Another problem is that I don’t want either of them to think I am taking sides.  One of them will probably feel they have been unfairly treated or worse, think I’m showing favouritism.  So, my go to strategy will to see if I can motivate them to resolve the issues themselves.



 sibling conflict


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Health / Relationships


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Disciplining is difficult as a parent at the best of times.  It becomes even more difficult with teenagers.  Having a balance between instilling independence in your teenager to setting boundaries means as a parent we have a fine line to tread.


Below I’ve listed some ways to help you with discipline for your teenagers.


Stay calm & don’t overreact

In the heat of the moment this is the most difficult thing to do but it’s also important.  If you need to give yourself time to calm down, remove yourself from the situation for as long as you need.  Also, do you need to say anything at all?  For example you may not agree with your teenager’s haircut or fashion so let it be.  Of course talk to your partner but some things are best left alone as saying something can cause more problems.


Be clear & precise

If you have rules make sure your teenager knows about them and they are clear and fair.  This means if your teenager breaks the rule they know exactly what the consequences are.  I would also suggest you make the ground rules together and talk about what is fair and unfair consequences.


Listen first, act second

Don’t go rushing in to a judgement or a punishment without listening to what your teenager has to say.  They may have a valid reason for something but you won’t know until you listen.  Hear what your teenager has to say and then take time to respond in a calm manner.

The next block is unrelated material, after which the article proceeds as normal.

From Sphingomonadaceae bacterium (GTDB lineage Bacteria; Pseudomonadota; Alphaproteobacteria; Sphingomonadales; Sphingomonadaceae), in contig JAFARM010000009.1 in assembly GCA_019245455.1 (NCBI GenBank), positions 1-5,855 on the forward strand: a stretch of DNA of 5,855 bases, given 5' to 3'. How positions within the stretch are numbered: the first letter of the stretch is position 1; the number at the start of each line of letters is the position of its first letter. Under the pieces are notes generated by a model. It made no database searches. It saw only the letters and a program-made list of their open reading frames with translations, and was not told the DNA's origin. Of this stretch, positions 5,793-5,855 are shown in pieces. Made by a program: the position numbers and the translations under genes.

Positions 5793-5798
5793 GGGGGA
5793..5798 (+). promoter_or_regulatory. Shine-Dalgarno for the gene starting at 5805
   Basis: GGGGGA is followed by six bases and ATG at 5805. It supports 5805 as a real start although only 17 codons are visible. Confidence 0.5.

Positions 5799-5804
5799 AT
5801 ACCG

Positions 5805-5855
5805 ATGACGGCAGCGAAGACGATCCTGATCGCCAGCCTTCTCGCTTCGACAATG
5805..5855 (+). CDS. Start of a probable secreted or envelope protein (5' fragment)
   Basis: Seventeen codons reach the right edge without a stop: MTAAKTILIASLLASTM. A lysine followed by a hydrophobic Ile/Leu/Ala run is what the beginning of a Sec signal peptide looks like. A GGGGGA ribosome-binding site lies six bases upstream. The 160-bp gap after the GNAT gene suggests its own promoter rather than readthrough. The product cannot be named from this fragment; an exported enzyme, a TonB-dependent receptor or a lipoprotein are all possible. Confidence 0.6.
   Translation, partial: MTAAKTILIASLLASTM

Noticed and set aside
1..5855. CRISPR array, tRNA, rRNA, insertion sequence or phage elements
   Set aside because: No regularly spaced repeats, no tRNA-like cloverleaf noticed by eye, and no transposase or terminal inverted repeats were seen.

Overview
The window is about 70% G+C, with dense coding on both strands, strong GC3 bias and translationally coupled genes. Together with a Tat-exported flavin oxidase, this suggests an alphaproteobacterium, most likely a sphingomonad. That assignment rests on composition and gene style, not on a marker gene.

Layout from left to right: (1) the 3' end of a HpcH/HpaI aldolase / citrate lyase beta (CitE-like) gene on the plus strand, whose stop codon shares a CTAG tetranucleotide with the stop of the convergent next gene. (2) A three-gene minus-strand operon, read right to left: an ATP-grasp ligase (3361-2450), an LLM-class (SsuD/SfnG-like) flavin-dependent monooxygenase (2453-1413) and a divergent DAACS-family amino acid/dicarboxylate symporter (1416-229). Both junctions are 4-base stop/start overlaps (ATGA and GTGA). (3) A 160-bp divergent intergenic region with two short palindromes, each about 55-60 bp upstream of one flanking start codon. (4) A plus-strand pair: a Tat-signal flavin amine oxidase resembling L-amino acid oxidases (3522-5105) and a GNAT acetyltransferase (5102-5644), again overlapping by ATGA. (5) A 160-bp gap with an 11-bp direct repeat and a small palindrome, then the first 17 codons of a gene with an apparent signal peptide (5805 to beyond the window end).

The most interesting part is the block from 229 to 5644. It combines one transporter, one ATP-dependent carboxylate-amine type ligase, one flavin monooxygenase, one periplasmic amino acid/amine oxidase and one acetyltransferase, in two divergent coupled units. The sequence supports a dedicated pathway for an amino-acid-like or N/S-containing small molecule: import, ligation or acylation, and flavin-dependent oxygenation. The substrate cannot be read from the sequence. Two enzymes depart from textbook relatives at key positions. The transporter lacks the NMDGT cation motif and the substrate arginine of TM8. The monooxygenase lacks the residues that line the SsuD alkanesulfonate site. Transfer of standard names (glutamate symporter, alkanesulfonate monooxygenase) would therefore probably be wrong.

Appropriate punishment

Be fair with your punishment and let the punishment fit the crime.  Of course it will depend on the seriousness of what they have done but again have in your mind what kind of punishments would be suitable for different situations.


Follow through

I find this is tough, not just for me but for most parents.  Believe in the ground rules you have set and always follow through.  If you don’t then your teenager will start to take advantage.  Consistency is key to this.   Ask for your partner’s help with this.


Don’t forget to praise your teenager

If your teenager has done something good or has consistently kept within the rules, praise them.  This will help your teenager’s self esteem.


Related posts

Tips on How To Talk to Your Teenager about Alcohol

How 30 Minutes A Day can help you stay connected to your teen

Ways to Keep Your Children Safe Online


I hope these tips will help you with disciplining your teenager.  Remember teenagers will want to do different things from what we want them to.  They will also want to find their own way in the world and will rebel against you.  It’s a normal part of growing up.  Before you do discipline your teenager, remember to ask yourself if the situation warrants it.


Good luck, let me know how you get on.




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Yes I admit it, there are days when I need a time out from being a parent.  Family life can be overwhelming and parenting a teen can be even more so at times.  I am not alone as I know other parents feel like they are treading water at times.  Which is why taking some time to focus on yourself is so important.


Self Care